There is also interest from some of the church members in resurrecting the Trinity market, but this will need committed volunteers, to prepare goods at the TFC shop ready for transport, drive the lorry from and to the shop, and man the market itself. This idea is being pursued with TFC, but needs to be agreed by the managing committee if a viable solution is found - again, this takes time.

For the time being the only TFC market is at Queens Rd Methodist church on Weds, from 5 to 8.15 p.m. The shop, at 61 Grove Road, Emmer Green (on Reading bus route 24 and Newbury bus route 2), is open from Monday to Saturday during normal shop hours, in case anyone would like to go there to top up their supplies.


Easter BunnyLOOKING FOR THE EASTER BUNNY? Our Easter family holidays always started off in Lymington,the joke was we might catch sight of the Easter bunny in the Saturday market. You won't be surprised to know we never did. He was nigh on impossible to find, but not so his endearing (unless you're a farmer) furry country cousin. Children and 'townees' get a thrill from seeing groups of them cavorting in the fields.

Fauna Britannica gives 29 common names for the rabbit (Oryctolagus cuniculus), 'bunny' being one of them, yet it's something of an alien. No archaeological remains of rabbits have been found before the 12th century. They have no Anglo-Saxon names, no mention in Domesday. 'Rabbit' is Late Middle English, possibly from Norman French, as rabet was a French term of endearment, like 'bunny'.

It seems certain they were introduced by the Normans for food and fur, who kept them in enclosures called 'warrens', these sometimes being vast areas of great value. A 1756 map of Earley shows a field named Coney Gree, coney being the name for an adult rabbit up to the 18th century, which may have a connection to cuniculus (L). Rabbits don't like water, and warrens were often surrounded by water. Probably sheer coincidence, but just above 'Coney gree' on the old Earley map is an area called Moat Coppice showing small patches of water.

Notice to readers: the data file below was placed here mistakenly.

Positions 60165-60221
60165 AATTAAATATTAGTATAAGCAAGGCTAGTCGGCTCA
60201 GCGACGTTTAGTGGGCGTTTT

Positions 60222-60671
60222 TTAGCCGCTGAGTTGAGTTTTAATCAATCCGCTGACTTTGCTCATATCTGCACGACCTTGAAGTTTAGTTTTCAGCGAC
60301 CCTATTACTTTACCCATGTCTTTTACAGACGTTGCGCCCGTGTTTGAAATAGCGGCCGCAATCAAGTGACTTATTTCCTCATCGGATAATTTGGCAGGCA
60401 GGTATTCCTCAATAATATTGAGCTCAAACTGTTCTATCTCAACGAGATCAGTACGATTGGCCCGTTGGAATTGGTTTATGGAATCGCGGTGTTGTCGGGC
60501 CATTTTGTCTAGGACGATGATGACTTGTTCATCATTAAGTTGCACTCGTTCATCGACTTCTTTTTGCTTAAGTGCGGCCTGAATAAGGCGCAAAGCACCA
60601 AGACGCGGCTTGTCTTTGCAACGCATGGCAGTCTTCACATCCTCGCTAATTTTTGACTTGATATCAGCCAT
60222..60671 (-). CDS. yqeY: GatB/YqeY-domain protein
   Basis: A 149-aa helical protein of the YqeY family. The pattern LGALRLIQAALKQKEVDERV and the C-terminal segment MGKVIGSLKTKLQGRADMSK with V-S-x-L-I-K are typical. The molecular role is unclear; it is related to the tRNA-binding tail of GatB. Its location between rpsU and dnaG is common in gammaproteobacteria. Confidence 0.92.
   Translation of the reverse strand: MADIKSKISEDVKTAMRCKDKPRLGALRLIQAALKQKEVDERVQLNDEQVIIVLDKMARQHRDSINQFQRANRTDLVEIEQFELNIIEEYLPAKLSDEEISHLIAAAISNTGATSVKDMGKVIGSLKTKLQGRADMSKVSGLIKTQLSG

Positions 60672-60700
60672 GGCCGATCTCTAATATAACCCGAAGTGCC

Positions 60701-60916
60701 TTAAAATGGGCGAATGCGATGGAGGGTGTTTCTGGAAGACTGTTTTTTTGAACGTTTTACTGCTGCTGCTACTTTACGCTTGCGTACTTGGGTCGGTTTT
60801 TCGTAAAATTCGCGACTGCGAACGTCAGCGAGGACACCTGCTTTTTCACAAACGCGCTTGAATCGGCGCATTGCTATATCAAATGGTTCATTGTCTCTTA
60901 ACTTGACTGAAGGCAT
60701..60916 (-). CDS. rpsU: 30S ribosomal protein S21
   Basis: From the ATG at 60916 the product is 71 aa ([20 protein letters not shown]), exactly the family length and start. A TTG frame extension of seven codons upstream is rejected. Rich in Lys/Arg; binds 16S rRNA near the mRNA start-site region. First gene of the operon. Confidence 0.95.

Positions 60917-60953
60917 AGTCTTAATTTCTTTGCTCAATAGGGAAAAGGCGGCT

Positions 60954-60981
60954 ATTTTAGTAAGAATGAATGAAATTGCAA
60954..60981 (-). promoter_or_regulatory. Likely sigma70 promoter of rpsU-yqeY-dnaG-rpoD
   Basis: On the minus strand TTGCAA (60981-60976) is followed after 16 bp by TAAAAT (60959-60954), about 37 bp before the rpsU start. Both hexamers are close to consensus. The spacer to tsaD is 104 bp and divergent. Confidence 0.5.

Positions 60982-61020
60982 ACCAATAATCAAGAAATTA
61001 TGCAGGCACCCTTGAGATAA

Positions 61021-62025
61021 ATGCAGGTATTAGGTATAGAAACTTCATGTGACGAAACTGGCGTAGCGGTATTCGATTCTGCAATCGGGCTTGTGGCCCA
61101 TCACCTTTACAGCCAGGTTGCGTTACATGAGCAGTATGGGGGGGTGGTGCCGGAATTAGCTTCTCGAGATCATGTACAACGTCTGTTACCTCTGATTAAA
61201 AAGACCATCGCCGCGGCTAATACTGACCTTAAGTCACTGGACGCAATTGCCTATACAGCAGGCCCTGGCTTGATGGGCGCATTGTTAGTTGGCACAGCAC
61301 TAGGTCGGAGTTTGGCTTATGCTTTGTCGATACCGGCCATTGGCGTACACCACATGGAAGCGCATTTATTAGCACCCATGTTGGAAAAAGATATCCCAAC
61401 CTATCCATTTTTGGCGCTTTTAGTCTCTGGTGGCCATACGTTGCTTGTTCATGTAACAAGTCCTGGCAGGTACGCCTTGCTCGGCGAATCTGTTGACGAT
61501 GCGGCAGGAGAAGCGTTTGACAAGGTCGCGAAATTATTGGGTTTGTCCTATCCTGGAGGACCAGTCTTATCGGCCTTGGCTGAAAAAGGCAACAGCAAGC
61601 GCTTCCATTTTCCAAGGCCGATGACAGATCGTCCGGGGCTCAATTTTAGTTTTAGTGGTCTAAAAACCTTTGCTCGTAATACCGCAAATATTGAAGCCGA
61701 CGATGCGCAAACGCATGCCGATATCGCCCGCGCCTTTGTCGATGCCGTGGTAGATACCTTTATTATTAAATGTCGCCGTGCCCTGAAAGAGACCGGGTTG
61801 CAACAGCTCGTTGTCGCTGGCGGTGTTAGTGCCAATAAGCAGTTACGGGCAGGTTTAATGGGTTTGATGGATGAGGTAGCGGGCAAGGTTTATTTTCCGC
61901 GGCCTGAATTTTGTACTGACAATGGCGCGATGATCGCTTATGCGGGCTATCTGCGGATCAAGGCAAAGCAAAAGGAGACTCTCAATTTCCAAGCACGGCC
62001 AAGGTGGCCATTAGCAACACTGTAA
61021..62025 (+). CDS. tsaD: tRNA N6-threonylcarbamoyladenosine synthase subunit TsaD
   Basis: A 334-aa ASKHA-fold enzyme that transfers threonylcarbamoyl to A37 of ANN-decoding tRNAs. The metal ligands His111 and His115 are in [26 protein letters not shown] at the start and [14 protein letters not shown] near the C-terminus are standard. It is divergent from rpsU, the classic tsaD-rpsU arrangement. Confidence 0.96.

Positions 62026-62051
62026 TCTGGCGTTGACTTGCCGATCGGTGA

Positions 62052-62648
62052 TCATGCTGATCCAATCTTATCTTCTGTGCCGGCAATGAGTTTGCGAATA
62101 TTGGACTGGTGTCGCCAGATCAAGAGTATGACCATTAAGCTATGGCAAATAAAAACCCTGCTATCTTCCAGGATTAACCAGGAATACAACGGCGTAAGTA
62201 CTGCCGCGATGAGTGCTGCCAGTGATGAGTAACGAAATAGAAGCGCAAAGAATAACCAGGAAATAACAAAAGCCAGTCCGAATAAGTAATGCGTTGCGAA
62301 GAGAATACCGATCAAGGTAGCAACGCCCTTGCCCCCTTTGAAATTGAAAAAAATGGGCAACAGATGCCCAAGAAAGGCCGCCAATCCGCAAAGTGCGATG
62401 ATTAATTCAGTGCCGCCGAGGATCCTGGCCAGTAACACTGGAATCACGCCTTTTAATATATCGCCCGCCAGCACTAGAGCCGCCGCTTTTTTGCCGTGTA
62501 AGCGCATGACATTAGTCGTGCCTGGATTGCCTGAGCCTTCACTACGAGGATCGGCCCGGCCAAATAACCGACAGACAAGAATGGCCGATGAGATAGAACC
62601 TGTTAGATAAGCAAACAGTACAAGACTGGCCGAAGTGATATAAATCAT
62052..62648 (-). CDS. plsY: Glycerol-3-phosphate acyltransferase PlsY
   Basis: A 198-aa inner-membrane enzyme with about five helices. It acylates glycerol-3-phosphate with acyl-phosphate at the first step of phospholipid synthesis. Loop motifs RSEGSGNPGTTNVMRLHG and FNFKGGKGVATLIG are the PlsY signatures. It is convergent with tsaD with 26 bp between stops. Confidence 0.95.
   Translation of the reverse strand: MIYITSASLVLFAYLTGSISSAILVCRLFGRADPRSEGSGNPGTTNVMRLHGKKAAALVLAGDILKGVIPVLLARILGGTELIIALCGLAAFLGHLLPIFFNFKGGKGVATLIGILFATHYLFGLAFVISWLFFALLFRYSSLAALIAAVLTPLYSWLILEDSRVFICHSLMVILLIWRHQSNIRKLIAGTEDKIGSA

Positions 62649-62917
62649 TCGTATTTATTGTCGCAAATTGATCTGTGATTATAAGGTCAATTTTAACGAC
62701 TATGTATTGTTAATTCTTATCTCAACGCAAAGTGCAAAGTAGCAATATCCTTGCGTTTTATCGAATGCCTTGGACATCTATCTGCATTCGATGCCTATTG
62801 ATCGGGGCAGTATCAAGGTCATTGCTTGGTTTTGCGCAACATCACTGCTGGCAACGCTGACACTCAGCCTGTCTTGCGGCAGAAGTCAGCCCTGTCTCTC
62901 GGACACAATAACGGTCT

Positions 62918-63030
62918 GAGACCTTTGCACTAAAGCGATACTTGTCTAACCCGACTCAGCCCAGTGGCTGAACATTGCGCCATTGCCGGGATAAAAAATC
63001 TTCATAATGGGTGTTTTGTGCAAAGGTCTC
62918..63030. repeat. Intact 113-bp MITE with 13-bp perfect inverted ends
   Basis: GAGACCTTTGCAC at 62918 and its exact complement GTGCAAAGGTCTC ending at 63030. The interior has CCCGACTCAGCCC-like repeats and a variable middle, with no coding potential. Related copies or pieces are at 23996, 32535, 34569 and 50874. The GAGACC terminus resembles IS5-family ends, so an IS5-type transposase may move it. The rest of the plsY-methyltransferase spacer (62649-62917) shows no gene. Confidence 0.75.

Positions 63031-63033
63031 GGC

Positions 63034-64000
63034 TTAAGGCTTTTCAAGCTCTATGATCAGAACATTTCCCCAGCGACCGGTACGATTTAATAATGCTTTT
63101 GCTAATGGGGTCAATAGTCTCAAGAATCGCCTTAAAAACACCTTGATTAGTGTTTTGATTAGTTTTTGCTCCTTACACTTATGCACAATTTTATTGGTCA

Inevitably the rabbits escaped from the warrens, and from being a luxury food in the 13th century had, by the 19th, become a poor man's supper. Rabbit stew was a familiar dish to me as a child, but disappeared from the menu with the advent of the horrible Myxoma Virus. The rabbit population, perhaps 100 million in 1950, was reduced by 99%. It has since recovered by some having immunity to the disease, and through emulating the hare and nesting above ground where there are fewer flea vectors. It is thought that there are now about 37million in Britain.

Sheila Crowson

Flowers of Easter

The church's seasons and festivals had their special flowers. Spring daffodils were Lent Lilies.

The Pasque-flower blooms early in spring; Pasque refers to Easter, and was originally associated with the Jewish Passover.

Another spring flower which blooms at Easter time is the wood sorrel. In the past it has been called 'Alleluias', because it blooms at the season when alleluias are sung in church.

The flowering shoots of pussy willow are used both in Europe and America for spring religious decoration on Palm Sunday, as a replacement for palm branches, which do not grow that far north.

Pussy Willow

Rabbits are often mistaken for hares (From Laura Daniells, Surveys Officer, Berkshire Mammal Group)

Mammal for the month of March is the 'Mad March' Hare. Brown hares are present across most of the country in lowland areas, and our records for Berkshire are all in the west of the county to date (West of Bradfield). See if you can spot this speedy character when walking on farm or grassland. The Mammal Society factsheet can be found here: Don't forget to send in any records for us to add to our database.

Footnote: The brown hare is now on the UK Red Data list. Once a valued animal of the chase, it was later regarded as a pest. There are records of 400 or more being shot in a day on estates in southern and Eastern England in the 1930s. ('Silent Fields', Roger Lovegrove.) SC


Our regular contributors to the newsletter, Margaret and Gillian, continue to report on the winter visitors to their Earley gardens. The numbers are those recorded seen atany one time.


30+ redwingsbathing/drinking each day, and enjoying the rowan and pyracantha berries; 10blue tits; 10 long-tailed tits; 8 great tits. She noted it was great to see two song thrushes sunning and feeding in the pyracantha bush. Also seen: 2 coaltits, 1 jay and 1 black cap.